Demanding Work That Is in Demand Social, Demographic Changes Create Opportunities for Physical Therapist Assistants

Linda Desmarais says that most of those enrolled in the Physical Therapist Assistant program at Springfield Technical Community College are working toward second careers.

“Some have come from banking, others from computers, some from management and administration, and still others from the fitness field … they’re from a variety of different backgrounds,” said Desmarais, professor and chair of the department, who told The Healthcare News that, before choosing this field, applicants did considerable research into this and other options.

And what that research told them is that this one of the most in-demand professions in health care, she continued, noting that an aging population; advancing medical science, which has made hip, knee, and other joint replacement commonplace; and a greater emphasis on fitness and sports (and resulting injuries) has created this demand.

And they will likely keep on creating it, she said, adding that these societal and demographic changes have greatly increased the workload and professional opportunities for physical therapists — and their assistants.

These are two different career tracks, Desmarais explained, noting that most PTs joining the field must possess a doctorate (seven years of secondary school), while PTAs, as they’re called, must have an associate’s degree and pass a licensing exam. With those credentials, these individuals work with and for the physical therapist to administer a prescribed regimen of care.

“The physical therapist assistant has a body of skills very similar to the physical therapist,” she explained, adding that if one is injured or recovering from surgery, the PT will draw up a plan of care that identifies needs and goals. “That report is then handed off to the physical therapist assistant to implement.”

The work of the PTA brings rewards on a number of levels, said Desmarais, including the financial (starting salaries approach $40,000 in this market) and the satisfaction that comes with helping someone recover from stroke, head injury, serious sports injury, or one of those aforementioned joint-replacement procedures.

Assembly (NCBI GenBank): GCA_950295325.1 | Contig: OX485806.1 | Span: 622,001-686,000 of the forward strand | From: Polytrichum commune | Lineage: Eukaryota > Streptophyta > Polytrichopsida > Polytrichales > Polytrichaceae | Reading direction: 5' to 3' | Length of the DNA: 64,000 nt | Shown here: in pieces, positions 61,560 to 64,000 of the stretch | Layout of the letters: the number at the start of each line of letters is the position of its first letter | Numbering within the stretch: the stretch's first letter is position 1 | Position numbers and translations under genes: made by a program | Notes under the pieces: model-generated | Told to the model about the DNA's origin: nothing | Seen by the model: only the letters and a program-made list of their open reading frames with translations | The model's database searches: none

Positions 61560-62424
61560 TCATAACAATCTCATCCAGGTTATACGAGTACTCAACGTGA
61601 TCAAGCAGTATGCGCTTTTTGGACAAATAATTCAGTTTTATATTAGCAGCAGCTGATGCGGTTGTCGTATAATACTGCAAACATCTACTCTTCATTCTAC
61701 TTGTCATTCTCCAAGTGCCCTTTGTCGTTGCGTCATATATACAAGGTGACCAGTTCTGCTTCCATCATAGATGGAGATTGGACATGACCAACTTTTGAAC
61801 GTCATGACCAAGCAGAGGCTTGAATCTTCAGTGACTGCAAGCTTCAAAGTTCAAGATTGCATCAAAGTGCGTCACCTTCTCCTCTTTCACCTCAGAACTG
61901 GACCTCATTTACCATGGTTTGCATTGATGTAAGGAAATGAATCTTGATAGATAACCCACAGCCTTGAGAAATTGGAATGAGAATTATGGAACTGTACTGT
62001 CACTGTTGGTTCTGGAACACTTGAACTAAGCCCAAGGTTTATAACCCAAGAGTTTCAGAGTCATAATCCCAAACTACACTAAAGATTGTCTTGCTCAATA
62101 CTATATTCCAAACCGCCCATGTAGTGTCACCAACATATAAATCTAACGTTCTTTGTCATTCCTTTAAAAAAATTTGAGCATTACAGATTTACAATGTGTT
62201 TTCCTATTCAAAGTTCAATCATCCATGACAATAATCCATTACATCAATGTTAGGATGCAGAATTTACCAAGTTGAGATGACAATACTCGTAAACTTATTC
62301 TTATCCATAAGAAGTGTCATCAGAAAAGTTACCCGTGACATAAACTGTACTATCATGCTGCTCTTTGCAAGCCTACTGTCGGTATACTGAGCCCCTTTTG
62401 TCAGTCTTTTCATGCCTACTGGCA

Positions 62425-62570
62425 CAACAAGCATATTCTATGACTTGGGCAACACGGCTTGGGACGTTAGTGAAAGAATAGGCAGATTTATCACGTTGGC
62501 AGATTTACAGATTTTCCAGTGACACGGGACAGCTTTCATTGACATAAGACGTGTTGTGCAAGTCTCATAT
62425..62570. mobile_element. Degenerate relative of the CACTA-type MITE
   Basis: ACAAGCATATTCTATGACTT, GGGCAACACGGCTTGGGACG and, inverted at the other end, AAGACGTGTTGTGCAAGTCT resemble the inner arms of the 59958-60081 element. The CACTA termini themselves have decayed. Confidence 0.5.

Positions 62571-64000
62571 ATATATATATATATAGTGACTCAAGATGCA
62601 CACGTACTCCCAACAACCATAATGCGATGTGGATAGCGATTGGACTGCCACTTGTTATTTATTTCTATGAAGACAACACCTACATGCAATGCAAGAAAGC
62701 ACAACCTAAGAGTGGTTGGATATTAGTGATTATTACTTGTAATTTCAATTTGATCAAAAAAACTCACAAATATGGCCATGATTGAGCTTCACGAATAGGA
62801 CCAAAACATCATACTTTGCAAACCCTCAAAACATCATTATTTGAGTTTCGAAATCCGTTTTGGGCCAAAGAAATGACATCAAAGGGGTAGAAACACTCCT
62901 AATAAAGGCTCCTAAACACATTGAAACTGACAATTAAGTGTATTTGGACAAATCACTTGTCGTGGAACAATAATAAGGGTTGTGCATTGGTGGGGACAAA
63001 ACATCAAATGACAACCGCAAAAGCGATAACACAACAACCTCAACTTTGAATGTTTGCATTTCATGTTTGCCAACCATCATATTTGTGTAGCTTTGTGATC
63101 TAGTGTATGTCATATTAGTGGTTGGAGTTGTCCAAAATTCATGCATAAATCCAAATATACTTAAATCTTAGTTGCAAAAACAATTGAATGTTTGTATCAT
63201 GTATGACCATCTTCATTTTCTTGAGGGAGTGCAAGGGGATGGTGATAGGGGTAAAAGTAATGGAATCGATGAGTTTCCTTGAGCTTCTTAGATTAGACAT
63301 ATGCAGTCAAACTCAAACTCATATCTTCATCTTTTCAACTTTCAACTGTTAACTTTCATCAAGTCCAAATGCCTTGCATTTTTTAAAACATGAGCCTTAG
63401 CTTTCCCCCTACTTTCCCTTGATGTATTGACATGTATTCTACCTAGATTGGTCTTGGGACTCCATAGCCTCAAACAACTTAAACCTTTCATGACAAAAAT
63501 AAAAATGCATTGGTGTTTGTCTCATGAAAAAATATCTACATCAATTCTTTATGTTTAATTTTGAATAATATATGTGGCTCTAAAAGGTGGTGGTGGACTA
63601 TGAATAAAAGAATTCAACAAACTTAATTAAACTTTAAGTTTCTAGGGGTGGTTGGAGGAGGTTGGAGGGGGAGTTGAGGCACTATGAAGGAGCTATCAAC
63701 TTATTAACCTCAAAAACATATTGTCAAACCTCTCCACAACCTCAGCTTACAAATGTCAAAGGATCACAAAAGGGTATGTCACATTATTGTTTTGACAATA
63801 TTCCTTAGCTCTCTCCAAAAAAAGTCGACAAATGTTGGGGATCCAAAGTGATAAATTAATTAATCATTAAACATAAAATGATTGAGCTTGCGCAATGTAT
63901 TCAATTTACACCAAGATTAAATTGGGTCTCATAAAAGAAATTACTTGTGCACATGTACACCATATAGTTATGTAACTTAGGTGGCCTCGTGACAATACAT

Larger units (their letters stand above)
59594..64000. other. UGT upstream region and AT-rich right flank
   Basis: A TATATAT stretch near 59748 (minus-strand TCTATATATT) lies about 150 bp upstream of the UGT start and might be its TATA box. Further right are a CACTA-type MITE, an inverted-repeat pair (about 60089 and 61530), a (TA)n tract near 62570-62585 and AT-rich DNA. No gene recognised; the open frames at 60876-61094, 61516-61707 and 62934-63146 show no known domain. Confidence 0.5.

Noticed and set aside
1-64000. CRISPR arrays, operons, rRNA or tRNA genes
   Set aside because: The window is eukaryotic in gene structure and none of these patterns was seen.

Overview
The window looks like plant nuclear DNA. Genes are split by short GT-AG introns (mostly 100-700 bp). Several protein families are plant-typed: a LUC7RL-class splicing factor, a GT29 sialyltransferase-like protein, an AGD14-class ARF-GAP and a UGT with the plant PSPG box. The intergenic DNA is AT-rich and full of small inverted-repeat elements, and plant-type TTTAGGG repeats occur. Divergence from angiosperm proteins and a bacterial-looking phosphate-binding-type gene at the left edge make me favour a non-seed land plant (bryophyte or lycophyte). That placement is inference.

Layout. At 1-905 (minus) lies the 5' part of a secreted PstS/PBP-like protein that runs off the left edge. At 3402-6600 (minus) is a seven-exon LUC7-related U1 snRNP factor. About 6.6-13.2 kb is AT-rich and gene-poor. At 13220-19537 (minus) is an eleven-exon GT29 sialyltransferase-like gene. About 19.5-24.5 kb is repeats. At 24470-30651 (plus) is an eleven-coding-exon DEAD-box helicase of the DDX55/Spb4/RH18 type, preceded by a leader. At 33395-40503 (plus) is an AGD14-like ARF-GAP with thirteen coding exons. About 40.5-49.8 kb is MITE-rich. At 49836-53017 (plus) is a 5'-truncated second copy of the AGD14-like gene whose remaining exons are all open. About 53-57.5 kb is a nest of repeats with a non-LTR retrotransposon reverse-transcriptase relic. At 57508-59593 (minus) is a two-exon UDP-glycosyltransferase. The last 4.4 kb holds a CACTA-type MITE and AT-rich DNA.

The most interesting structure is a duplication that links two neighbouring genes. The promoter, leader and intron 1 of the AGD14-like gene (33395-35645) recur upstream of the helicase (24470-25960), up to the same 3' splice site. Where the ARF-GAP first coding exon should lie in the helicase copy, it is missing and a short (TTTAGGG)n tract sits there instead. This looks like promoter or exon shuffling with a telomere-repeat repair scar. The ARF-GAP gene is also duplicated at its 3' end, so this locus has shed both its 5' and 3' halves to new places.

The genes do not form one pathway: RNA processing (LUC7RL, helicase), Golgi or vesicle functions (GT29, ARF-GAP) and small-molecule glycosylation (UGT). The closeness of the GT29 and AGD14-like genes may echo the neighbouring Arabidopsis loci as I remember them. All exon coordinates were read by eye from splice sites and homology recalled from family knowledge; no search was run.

“For many of the participants in the program, what they’re looking for at that stage in their life is a quality job where they can help people,” she said. “And that’s what this field provides.”

Course of Action

Desmarais told The Healthcare News that it was a series of cataclysmic events — two world wars and a polio epidemic that didn’t really end until the 1950s — that gave rise to the position of physical therapist.

Actually, until just after World War II, such individuals were known as “reconstruction aides,” she continued, noting that this title accurately reflected the work done to assist those who had suffered severe injuries during the wars. The title changed, and so did the scope of the work, she went on, adding that a host of factors, from the growing numbers of Americans participating in sports (and often injuring themselves in the process) to the aging Baby Boomer generation, to advancing science and technology, has created much greater demand for PTs and PTAs.

Indeed, there are now job opportunities in a host of settings, she explained, including hospitals, outpatient clinics, rehabilitation clinics, nursing homes and other kinds of long-term care facilities, and even schools, following a mainstreaming of individuals with physical and behavioral disabilities.